Tell us your stories: Introducing The Craft & the Bulletin Board
And we're back! This Monday edition of Novella heralds the arrival of a couple exciting things to look forward to in your inbox every month. But enough about us, let's talk about you. Read on below to find out how you and your stories can be featured in our newsletter, on our Instagram, and online very soon.
MONDAY, NOVEMBER 27
We're excited to announce The Craft, a monthly series where we converse with women (like you!) and highlight the thoughtful, analytical, and creative methods behind the work we do.
We are inviting ladies of all occupations to have an honest discussion with us at Novella, and we mean all. From marketers to paralegals to engineers to doulas: we want to share your journey with our community and shed some insight on what it's like to do work in your world.
Sound like something you want to be a part of? Contact us at firstname.lastname@example.org with your name, what you do, and a little bit of the how, and we'll be in touch with more information. Reach out, we're listening.
Introducing Bulletin Board, Novella's digital refrigerator where we hang up all your published work like the proud family we are on a monthly basis.
Did an article of yours go live? Have a poem you shared on your Medium last week? Send it to us at email@example.com and we'll shout you from the rooftops. Novella is here to celebrate your creations and we want to use our platforms to amplify your stories.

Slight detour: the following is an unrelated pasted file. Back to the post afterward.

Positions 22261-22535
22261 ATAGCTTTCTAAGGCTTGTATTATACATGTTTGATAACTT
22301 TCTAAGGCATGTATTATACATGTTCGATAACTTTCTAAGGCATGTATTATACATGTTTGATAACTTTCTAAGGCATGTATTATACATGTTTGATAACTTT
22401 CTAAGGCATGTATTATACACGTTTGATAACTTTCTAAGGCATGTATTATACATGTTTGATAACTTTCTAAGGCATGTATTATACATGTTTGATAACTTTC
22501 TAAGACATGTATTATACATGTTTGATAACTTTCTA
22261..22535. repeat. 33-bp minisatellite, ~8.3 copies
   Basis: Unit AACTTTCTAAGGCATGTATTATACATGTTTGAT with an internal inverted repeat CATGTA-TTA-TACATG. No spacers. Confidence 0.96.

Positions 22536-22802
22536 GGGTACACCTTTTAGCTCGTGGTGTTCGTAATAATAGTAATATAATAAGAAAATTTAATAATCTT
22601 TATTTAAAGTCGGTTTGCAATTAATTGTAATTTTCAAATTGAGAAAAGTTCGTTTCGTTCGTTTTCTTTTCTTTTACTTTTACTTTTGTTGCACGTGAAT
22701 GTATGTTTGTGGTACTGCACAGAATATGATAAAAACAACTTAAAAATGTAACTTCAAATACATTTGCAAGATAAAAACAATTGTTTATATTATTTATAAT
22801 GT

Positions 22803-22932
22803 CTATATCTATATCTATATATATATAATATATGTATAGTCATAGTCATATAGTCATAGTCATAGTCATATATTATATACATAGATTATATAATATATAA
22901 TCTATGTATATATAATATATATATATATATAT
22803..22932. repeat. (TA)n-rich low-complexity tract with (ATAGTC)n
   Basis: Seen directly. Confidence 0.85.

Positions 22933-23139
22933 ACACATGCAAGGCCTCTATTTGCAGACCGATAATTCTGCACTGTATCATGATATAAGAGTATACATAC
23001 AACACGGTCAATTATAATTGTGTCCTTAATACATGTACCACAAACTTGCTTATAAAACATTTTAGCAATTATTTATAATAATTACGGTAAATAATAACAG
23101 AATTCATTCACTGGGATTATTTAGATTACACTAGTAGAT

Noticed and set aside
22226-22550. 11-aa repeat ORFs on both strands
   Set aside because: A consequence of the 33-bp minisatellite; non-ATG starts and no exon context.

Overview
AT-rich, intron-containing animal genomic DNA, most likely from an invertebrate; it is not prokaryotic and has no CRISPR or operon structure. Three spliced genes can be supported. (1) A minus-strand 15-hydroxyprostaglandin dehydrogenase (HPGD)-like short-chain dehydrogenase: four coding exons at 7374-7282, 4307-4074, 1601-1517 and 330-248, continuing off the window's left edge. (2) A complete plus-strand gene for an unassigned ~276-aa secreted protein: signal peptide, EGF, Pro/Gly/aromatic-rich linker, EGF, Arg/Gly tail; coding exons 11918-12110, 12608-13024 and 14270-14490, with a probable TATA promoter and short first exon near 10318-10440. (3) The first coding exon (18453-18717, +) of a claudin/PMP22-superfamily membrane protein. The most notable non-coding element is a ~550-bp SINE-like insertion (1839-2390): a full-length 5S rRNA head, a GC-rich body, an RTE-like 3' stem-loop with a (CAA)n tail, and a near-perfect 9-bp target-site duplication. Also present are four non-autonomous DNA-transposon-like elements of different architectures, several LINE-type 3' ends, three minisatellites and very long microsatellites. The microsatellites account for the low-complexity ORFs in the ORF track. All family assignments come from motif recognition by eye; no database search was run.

- Roxanne Fequiere's experience with representation and racial overcorrection in the workplace, "Too Black for Black Friday", premiered on Lenny Letter this past Friday. One great highlight:
And, my boss explained, the company as a whole had been taking baby steps toward diversity, citing a black female model with natural hair who had made it all the way to our homepage without being called out. Baby steps.
"I make myself do unpleasant things constantly. Anything I’m scared of doing, I have to go and do it. I’m perversely attracted to putting myself in fearful, uncomfortable positions, but less so since I’ve gotten older. Perhaps it’s because my natural bent in life is just to fiddle with sentences, this attraction to risk was a way to ensure I’d see something of life, beyond my desk."
- Eve Ewing, creative queen of Chicago (PRI, radio interview)
“I think part of the human condition is that we're attracted to specificity of narrative because we're able to fill in our own story,” the "Electric Arches" author explains. “There's something so magical about somebody's ability to accurately describe a place and a set of people.”
- ‘I Want a Wife,’ the Timeless ’70s Feminist Manifesto (The Cut, originally New Yorkmagazine, 1971)
"My God, who wouldn’t want a wife?"